#Sidibouzid, this twitter hashtag gave rise to a movement which toppled not only the Ben Ali regime but also inspired a dozen other mutinies. The picture of Mohammed Bouazizi, the youth who set himself on fire in the Tunisian town ‘Sidi Bouzid’ in protest against the unemployment spread like wild fire on youtube and other social media. This was for the first time the internet spawned a feeling of enough is enough among the Tunisians.

Soon after Tunisia happened, Egypt was getting ready to herald in to the new dawn of democracy, the first salvo being “We are all Khaled Said” facebook page. Khaled Said was the young Egyptian man who was beaten to death by police in June 2010. The online activists began protest groups with Khaled as their ‘martyr’, some anonymous activist also came up with the Arabic version of the facebook page, who was later revealed as Google executive Wael Ghonim. #Jan25 made its presence felt on twitter, the day Wael called for young Egyptians to take to the streets. Twitter was abuzz with videos, pictures, data and links tagged with #jan25, which became an effective way to group together online information about the protest. The influence of social networking was such that, an Egyptian man named his newly born child as “facebook”. By now one thing was very clear, that the social networking websites have become a force to reckon with.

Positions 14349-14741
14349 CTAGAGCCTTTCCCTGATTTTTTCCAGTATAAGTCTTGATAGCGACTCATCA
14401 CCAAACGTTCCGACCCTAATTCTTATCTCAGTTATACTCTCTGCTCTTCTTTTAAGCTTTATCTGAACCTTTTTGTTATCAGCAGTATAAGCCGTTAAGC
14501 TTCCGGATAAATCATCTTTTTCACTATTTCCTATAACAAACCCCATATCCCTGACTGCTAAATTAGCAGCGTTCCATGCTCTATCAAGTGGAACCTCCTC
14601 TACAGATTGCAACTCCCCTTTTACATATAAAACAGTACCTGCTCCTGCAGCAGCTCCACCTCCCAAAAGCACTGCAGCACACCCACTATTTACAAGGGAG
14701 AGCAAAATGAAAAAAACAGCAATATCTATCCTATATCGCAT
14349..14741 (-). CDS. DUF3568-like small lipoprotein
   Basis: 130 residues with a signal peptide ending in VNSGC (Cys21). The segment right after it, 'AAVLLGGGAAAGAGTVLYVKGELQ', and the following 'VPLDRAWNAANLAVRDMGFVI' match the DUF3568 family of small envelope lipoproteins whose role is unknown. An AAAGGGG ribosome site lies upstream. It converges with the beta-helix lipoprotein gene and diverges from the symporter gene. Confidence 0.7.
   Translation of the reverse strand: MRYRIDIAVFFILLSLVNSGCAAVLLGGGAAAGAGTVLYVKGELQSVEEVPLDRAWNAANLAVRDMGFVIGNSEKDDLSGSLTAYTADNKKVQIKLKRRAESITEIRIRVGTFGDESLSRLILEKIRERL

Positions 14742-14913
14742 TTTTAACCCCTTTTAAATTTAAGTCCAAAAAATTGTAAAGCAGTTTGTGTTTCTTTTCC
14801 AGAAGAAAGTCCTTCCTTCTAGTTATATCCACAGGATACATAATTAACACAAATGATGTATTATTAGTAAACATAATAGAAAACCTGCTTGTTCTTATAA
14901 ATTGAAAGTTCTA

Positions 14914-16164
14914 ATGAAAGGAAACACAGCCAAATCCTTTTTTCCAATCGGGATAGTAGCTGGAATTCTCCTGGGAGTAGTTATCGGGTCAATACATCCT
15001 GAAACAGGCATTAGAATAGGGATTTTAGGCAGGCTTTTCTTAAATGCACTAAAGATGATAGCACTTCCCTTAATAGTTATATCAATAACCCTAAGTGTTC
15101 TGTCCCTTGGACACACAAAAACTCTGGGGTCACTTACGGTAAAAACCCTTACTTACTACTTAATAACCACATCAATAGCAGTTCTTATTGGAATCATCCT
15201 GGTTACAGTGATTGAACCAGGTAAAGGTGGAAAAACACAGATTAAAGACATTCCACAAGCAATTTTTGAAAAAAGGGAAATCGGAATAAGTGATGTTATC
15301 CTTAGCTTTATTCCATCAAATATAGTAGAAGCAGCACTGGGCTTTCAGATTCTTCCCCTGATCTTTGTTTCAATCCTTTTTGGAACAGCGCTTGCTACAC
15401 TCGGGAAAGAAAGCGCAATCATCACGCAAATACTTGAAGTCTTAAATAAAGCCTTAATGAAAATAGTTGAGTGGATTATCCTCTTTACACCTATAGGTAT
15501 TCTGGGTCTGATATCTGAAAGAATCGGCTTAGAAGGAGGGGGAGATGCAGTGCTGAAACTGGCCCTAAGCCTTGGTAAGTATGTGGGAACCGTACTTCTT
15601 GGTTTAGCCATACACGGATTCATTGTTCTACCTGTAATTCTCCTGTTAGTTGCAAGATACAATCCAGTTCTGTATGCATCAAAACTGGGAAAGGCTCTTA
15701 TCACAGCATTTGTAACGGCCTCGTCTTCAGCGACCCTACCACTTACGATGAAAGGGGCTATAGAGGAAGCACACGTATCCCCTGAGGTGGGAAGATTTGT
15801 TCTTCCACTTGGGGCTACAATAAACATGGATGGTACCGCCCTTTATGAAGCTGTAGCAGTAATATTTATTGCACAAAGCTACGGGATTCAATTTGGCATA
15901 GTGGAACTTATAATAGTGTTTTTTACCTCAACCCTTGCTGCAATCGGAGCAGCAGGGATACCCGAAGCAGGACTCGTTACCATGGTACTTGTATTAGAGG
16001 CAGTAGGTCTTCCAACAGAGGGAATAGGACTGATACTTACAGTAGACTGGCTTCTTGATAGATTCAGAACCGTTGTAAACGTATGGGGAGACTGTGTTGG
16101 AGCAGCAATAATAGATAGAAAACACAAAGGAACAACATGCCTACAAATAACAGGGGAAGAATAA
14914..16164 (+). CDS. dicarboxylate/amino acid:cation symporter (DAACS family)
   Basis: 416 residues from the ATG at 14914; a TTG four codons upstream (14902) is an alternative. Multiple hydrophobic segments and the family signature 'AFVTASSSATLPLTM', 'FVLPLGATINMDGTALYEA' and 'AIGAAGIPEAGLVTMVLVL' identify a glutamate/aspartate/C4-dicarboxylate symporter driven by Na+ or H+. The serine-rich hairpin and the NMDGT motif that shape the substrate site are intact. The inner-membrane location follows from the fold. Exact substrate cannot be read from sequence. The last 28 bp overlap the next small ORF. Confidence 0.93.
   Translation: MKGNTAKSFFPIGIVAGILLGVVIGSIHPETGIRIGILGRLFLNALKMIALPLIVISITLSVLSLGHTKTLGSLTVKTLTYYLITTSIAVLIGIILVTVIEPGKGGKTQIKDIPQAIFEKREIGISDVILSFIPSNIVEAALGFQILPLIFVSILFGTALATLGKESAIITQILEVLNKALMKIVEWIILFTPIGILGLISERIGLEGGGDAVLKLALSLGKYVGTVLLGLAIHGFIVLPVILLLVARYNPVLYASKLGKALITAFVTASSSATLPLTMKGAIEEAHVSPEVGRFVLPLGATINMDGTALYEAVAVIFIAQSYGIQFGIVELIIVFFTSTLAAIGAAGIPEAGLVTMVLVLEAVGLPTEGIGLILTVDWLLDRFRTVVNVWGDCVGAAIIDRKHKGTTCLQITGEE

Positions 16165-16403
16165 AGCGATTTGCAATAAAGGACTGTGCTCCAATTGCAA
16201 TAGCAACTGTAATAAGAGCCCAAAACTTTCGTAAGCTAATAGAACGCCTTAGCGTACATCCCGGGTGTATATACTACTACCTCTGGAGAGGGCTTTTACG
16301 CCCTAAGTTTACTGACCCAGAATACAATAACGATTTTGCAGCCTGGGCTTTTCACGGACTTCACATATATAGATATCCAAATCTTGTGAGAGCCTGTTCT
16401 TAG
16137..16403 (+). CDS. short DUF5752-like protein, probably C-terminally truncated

The events in Tunisia and Egypt inspired a whole lot of generation and Yemen was no different. The “Yemeni Anger Revolution” group has almost 20000 members on facebook, those who were not bitten by the social network bug were encouraged to pass on the word via traditional methods like SMS and cards. After the Yemeni government cracked down on internet, many nonresident Yemenis settled outside Yemen shared their contact numbers with their friends and relatives in Yemen in wake of internet shutdown, to help them share news about Yemen, many of NRYs tweeted and retweeted news and also links with the international media.